Thus began her life’s mission, which eventually led to the founding of an order now known the world over as the “Little Sisters of the Poor.” Jeanne was canonized in October of 2009 by Pope Benedict XVI. Her spiritual daughters have earned a reputation of being faithful examples of compassion, much like the Vaz de Mello sisters. Their exemplary conduct in caring for their charges can only be fully understood when one considers the solemn promises they make upon entering the order.

Besides the vows of poverty, chastity and obedience, the Little Sisters also take a fourth vow of hospitality. Spend time with them, as I have had the privilege to do, and you will see how this is by no means a light obligation, but rather their ability to see Christ in their neighbor. Indeed, it was their saintly founder who counseled her nuns to “Never forget that the poor are Our Lord. In caring for them say to yourself: ‘This is for my Jesus—what a great grace!’”Home for the Aged, Little Sisters of the Poor NYCWhile the Little Sisters do have paid workers, the professed nuns carry out their tireless work without any financial recompense. Their pay is not measured in dollars and cents; they store up their treasure in Heaven. This abnegation should be enough for them to receive all the support possible to continue their important labor. However, there are those that apparently do not agree and are now continuing a persecution they have endured for four years.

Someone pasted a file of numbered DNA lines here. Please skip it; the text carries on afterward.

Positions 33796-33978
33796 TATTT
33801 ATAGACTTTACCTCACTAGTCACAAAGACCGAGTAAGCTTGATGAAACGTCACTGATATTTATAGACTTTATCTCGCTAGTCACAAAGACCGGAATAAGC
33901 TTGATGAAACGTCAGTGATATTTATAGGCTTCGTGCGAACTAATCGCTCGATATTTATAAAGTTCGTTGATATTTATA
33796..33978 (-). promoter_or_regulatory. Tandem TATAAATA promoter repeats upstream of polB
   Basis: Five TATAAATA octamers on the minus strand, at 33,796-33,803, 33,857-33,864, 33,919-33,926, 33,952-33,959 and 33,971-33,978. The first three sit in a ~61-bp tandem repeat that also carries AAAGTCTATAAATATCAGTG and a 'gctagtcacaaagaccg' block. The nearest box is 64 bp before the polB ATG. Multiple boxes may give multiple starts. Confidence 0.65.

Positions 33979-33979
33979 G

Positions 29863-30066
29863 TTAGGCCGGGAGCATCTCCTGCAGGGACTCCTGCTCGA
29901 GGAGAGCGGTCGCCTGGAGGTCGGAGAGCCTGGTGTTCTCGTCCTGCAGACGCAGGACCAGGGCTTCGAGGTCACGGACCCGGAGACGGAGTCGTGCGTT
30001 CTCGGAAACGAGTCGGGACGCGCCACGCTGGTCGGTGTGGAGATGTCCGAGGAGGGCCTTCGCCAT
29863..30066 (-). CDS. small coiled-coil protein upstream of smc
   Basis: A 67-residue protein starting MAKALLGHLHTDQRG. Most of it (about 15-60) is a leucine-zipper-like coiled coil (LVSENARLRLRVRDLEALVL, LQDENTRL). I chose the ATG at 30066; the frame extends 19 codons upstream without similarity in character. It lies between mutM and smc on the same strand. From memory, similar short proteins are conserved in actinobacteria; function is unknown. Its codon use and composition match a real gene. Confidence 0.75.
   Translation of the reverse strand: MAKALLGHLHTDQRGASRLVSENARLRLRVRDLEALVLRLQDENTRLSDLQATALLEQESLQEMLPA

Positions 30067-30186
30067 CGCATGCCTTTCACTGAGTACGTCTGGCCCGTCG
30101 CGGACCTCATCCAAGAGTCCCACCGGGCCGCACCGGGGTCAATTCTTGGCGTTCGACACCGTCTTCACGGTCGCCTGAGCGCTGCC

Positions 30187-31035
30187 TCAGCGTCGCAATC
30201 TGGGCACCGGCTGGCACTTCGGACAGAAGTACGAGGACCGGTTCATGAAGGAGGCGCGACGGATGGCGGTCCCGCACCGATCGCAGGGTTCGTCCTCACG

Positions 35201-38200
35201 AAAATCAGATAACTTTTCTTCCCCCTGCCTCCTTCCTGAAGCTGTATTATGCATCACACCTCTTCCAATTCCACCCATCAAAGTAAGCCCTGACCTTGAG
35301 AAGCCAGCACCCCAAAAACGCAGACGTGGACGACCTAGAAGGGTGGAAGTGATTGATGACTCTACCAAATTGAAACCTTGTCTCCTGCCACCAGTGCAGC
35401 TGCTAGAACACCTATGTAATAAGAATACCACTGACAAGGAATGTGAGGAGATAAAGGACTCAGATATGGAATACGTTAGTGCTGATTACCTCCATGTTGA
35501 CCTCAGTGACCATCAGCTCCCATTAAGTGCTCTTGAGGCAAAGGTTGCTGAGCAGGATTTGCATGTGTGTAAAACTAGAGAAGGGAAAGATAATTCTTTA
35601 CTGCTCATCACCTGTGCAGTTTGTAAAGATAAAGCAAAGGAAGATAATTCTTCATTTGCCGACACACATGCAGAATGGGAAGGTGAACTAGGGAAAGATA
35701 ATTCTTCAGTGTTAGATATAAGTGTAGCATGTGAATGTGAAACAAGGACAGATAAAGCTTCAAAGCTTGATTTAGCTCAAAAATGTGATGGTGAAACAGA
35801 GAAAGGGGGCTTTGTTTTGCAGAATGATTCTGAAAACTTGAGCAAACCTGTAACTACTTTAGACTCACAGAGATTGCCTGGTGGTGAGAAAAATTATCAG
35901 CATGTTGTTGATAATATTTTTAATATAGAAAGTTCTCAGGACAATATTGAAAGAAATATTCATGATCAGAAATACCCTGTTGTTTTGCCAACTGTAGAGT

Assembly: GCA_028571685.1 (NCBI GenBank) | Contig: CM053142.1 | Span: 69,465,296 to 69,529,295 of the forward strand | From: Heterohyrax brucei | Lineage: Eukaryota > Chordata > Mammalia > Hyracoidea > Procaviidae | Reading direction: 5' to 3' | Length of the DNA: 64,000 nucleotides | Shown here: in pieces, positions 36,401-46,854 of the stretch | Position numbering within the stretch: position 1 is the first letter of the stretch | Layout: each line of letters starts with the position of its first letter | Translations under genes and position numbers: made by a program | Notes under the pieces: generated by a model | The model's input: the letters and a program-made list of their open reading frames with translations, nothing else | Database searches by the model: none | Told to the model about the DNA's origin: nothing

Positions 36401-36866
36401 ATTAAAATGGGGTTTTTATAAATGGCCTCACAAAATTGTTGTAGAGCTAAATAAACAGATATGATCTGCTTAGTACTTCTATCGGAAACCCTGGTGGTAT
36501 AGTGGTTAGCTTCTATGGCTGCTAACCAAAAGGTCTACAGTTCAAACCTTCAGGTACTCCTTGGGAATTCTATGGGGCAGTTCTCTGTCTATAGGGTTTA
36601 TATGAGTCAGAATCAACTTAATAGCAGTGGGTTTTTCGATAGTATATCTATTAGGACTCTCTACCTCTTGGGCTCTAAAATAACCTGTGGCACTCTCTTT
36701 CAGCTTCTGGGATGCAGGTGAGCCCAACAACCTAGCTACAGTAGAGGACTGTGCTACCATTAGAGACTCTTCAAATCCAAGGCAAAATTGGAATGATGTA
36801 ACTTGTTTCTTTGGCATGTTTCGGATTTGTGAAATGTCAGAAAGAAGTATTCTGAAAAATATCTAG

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“Flying Below the Radar” Not Allowed in Our Revolutionary World